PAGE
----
The Real Problem With Superman's New Writer Isn't Bigotry, It's Fascism

Orson Scott Card's anti-gay beliefs would do more than contradict the Man of Steel's inherent goodness.

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What is Superman's greatest superpower?

Most people probably would argue for super-strength, though there might be votes for super-invulnerability or super-speed or super-flight as well. If you're a super-contrarian with a few too many back issues in mylar bags, you might pipe up in favor of heat vision or x-ray vision or telescopic vision or super-breath or, in this decadent age, super-kissing.

However, Ben Saunders, an associate professor of English at the University of Oregon, suggests that Superman's ultimate power is something different altogether. In his book Do The Gods Wear Capes?, Saunders argues that since his first appearance in 1938, Superman has been defined as a "moral agent who acts always out of his commitment to 'the good.'" For Saunders, then, it isn't superstrength or superkissing which makes Superman what he is; it is super-goodness.

The super-goodness that Saunders describes is a big part of why many fans are worried about DC's decision to have Orson Scott Card write a story for Adventures of Superman. Card, the popular and critically acclaimed author of sci-fi novels such as Ender's Game, is also an outspoken and active homophobe. He has argued in favor of sodomy laws, and is on the board of the National Organization of Marriage, which works against the legalization of gay marriage. In his fiction and non-fiction, he has often conflated homosexuality with rape and pedophilia, sometimes seeming to suggest that people become gay as the result of childhood sexual abuse.

News of Card's selection has sparked a backlash. All Out, an international campaign for LGBT equality, has started a petition to call for his removal from the title, and it has already reached more than 12,000 signatures.

Most of the critics of DC's decision, following Saunders's logic, tend to base their objection to Card on an understanding of Superman as standing for, and representing, a kind of absolute, super-good. Graeme McMillan at Wired, for example, suggests that the anger over Card's selection is natural—"After all," he says, "doesn't Superman stand against such bigotry?" Andrew Wheeler at the Guardian agrees:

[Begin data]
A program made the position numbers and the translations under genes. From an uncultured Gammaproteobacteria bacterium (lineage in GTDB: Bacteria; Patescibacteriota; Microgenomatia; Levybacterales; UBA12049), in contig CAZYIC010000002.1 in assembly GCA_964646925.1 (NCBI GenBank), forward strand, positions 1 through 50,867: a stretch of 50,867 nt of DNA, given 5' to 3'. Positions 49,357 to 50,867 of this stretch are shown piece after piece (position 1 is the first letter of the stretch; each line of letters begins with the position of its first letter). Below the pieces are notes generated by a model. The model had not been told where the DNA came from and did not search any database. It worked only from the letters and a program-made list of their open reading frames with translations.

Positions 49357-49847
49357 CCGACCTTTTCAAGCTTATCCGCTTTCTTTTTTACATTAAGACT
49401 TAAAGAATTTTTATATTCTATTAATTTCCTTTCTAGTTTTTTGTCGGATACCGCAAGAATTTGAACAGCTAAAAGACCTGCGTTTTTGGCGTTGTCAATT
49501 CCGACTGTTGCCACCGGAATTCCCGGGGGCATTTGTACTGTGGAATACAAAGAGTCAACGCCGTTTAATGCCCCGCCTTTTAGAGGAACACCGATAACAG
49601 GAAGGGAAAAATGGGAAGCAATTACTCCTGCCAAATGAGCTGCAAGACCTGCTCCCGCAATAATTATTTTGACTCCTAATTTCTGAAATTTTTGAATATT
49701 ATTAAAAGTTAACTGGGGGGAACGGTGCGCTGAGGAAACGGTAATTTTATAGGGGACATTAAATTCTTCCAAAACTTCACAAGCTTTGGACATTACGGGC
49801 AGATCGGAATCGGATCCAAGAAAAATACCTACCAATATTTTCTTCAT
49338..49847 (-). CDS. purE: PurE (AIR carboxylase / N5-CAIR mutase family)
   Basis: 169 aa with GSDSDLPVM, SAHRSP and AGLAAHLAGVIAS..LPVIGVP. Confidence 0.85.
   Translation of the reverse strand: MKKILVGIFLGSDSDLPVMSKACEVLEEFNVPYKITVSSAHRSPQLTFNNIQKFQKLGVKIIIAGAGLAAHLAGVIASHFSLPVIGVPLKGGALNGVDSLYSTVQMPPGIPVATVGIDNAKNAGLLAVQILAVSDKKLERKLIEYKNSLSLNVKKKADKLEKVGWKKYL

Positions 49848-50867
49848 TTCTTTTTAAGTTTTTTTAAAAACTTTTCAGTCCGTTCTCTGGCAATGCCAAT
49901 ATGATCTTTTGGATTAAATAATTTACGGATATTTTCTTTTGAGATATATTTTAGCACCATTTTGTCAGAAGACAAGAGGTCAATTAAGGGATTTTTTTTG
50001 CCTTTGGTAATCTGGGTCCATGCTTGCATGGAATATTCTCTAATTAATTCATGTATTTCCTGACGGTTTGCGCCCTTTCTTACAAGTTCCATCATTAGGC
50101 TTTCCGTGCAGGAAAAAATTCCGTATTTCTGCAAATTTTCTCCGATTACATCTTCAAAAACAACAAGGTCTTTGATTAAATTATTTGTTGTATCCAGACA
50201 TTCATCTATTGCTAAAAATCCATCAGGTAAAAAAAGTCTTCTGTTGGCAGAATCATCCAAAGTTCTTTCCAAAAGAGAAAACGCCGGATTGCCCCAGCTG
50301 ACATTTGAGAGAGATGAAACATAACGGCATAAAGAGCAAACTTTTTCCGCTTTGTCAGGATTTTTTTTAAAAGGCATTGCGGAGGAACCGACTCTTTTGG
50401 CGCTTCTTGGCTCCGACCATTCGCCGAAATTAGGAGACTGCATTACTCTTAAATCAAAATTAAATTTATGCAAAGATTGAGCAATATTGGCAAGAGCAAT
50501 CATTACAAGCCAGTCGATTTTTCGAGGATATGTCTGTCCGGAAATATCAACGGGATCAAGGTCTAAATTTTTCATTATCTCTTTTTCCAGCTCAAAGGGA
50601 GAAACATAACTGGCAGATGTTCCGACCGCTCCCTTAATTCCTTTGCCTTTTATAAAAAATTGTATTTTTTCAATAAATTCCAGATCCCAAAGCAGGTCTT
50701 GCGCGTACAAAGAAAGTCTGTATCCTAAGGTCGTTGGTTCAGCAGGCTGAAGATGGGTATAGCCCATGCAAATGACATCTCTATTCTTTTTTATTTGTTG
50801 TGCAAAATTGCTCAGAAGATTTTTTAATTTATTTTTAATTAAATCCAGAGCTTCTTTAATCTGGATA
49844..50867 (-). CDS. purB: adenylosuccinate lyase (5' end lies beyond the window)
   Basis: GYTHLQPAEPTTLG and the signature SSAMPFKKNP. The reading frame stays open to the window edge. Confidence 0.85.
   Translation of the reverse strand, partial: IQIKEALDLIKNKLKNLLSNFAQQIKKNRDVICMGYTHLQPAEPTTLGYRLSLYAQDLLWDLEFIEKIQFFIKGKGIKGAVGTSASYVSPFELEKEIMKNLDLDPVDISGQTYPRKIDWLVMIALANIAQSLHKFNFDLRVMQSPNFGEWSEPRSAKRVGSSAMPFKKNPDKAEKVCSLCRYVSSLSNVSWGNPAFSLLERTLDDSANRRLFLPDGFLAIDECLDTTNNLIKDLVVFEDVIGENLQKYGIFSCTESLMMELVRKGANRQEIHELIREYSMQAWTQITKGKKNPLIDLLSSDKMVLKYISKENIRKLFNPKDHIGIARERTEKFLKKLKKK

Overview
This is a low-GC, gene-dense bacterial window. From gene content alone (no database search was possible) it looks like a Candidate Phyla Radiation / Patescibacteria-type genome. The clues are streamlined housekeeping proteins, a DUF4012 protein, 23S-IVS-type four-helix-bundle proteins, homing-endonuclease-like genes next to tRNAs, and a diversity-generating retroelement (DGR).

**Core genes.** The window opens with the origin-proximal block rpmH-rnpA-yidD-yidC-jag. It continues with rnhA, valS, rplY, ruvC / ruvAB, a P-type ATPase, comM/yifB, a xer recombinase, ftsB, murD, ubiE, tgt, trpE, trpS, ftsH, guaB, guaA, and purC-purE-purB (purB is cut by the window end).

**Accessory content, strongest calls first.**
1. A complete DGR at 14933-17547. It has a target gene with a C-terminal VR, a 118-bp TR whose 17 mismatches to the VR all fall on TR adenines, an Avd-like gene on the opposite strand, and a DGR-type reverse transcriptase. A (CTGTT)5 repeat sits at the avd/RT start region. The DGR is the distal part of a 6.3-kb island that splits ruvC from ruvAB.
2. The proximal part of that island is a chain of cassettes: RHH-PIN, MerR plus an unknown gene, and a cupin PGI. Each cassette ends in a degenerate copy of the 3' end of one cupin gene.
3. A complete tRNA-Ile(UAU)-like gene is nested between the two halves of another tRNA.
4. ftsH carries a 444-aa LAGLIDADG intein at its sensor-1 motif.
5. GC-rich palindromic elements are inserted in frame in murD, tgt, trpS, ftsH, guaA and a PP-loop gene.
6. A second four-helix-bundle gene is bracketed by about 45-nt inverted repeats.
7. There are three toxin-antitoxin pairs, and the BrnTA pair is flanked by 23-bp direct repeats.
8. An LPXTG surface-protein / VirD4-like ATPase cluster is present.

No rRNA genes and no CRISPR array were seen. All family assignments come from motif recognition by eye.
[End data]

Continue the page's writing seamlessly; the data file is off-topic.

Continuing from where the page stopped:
Superman is a good guy. More than that, Superman is the best guy. Created by writer Jerry Siegel and artist Joe Shuster in 1932, he's the archetypal superhero, a man of enormous power who places himself in service to the powerless. To borrow a famous phrase from the 1940s Superman radio serial, he stands for "truth, justice and the American way."

Richard Neal, a gay man and the owner of Dallas' Zeus Comics, adds that his store will not be stocking the Card-written Superman, and explains "It is shocking DC Comics would hire him to write Superman, a character whose ideals represent all of us."

By this logic, to have the actions and adventures of Superman controlled by an anti-gay bigot violates essence of the character.

But there's another, less-obvious reason why people might find the juxtaposition of Card and Superman so disturbing. An anti-gay Superman is upsetting not just because Superman is not a bigot, but because, in some ways, he is one.

In an article in the Journal of Graphic Novels and Comics, Chris Gavaler argues that the Klu Klux Klan was one of the main historical sources for superheroes. Specifically, Gavaler says, pulp pro-Klan novels like Thomas Dixon's 1905 The Clansmen put in place many of the tropes used by Siegel and Shuster when they created their first Superman stories. According to Gavaler, Dixon's "Ben Cameron, aka the Grand Dragon, represents the earliest twentieth-century incarnation of an American vigilante hero who assumes a costume and alias to hide his identity while waging his war for good."

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Noah Berlatsky is a contributing writer for The Atlantic. He edits the online comics-and-culture website The Hooded Utilitarian and is the author of the forthcoming book Wonder Woman: Bondage and Feminism in the Marston/Peter Comics, 1941-1948.

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